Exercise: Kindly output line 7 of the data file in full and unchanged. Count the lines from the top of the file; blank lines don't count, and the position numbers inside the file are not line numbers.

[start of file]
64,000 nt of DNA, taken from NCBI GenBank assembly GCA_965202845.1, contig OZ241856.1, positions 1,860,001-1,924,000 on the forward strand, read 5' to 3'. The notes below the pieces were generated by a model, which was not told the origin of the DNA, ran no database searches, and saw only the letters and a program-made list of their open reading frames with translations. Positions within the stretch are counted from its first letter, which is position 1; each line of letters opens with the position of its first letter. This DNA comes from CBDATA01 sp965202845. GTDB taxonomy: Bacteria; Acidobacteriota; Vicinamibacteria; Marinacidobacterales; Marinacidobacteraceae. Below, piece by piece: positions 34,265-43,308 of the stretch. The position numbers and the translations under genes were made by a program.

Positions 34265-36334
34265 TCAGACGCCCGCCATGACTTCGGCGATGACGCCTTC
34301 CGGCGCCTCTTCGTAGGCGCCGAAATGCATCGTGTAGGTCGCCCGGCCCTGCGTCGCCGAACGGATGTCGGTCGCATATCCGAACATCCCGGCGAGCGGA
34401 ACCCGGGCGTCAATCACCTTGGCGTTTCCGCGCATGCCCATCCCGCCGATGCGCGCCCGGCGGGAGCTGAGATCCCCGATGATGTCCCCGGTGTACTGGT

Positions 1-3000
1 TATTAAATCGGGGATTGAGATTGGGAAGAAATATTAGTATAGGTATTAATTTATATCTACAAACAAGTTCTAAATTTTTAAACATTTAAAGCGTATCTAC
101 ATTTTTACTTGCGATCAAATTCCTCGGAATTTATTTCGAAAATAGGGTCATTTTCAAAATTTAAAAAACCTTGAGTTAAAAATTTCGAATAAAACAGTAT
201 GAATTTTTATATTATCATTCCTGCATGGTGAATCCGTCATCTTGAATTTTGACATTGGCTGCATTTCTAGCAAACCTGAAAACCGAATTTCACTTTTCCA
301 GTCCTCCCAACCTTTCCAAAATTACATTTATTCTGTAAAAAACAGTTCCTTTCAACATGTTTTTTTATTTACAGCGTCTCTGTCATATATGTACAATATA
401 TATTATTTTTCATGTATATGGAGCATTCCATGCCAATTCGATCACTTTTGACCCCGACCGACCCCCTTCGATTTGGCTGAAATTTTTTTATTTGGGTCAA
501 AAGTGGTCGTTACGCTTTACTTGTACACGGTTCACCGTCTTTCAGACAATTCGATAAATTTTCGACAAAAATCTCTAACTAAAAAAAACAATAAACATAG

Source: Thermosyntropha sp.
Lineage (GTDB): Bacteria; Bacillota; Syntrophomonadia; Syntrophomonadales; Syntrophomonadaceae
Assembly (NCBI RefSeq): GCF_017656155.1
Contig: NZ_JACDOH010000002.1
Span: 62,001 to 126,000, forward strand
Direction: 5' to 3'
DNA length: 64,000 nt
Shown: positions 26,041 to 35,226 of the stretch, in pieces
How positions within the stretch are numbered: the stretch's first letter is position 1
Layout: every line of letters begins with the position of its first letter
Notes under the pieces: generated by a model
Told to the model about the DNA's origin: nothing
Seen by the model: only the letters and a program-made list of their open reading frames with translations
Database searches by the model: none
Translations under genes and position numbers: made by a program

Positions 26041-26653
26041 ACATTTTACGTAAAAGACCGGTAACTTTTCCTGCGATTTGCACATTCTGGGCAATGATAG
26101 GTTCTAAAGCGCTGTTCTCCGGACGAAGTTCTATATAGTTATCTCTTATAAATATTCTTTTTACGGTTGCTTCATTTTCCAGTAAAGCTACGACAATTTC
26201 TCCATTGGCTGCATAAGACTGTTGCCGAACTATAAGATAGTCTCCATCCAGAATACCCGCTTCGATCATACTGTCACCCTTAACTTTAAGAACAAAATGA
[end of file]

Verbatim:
1 TATTAAATCGGGGATTGAGATTGGGAAGAAATATTAGTATAGGTATTAATTTATATCTACAAACAAGTTCTAAATTTTTAAACATTTAAAGCGTATCTAC